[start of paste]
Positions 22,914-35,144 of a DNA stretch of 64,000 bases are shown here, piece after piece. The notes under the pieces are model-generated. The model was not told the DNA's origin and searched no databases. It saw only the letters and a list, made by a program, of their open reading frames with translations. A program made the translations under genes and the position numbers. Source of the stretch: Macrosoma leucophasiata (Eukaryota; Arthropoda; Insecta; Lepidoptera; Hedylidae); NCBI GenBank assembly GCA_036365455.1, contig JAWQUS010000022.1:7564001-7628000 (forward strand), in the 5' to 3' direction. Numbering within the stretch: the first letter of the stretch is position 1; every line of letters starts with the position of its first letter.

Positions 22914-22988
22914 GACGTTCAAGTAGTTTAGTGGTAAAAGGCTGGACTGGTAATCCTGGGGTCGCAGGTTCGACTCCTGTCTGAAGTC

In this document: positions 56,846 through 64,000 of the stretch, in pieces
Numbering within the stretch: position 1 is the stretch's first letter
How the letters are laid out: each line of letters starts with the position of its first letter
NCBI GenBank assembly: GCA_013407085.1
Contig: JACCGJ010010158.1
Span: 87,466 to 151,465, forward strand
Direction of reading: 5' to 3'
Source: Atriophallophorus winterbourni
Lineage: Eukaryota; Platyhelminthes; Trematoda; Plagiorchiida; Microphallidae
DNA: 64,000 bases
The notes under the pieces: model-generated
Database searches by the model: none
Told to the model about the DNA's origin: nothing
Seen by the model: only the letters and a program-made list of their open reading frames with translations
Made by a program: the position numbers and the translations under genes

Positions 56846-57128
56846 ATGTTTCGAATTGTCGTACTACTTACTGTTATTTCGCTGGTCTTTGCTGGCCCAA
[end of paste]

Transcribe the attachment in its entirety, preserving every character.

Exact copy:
Positions 22,914-35,144 of a DNA stretch of 64,000 bases are shown here, piece after piece. The notes under the pieces are model-generated. The model was not told the DNA's origin and searched no databases. It saw only the letters and a list, made by a program, of their open reading frames with translations. A program made the translations under genes and the position numbers. Source of the stretch: Macrosoma leucophasiata (Eukaryota; Arthropoda; Insecta; Lepidoptera; Hedylidae); NCBI GenBank assembly GCA_036365455.1, contig JAWQUS010000022.1:7564001-7628000 (forward strand), in the 5' to 3' direction. Numbering within the stretch: the first letter of the stretch is position 1; every line of letters starts with the position of its first letter.

Positions 22914-22988
22914 GACGTTCAAGTAGTTTAGTGGTAAAAGGCTGGACTGGTAATCCTGGGGTCGCAGGTTCGACTCCTGTCTGAAGTC

In this document: positions 56,846 through 64,000 of the stretch, in pieces
Numbering within the stretch: position 1 is the stretch's first letter
How the letters are laid out: each line of letters starts with the position of its first letter
NCBI GenBank assembly: GCA_013407085.1
Contig: JACCGJ010010158.1
Span: 87,466 to 151,465, forward strand
Direction of reading: 5' to 3'
Source: Atriophallophorus winterbourni
Lineage: Eukaryota; Platyhelminthes; Trematoda; Plagiorchiida; Microphallidae
DNA: 64,000 bases
The notes under the pieces: model-generated
Database searches by the model: none
Told to the model about the DNA's origin: nothing
Seen by the model: only the letters and a program-made list of their open reading frames with translations
Made by a program: the position numbers and the translations under genes

Positions 56846-57128
56846 ATGTTTCGAATTGTCGTACTACTTACTGTTATTTCGCTGGTCTTTGCTGGCCCAA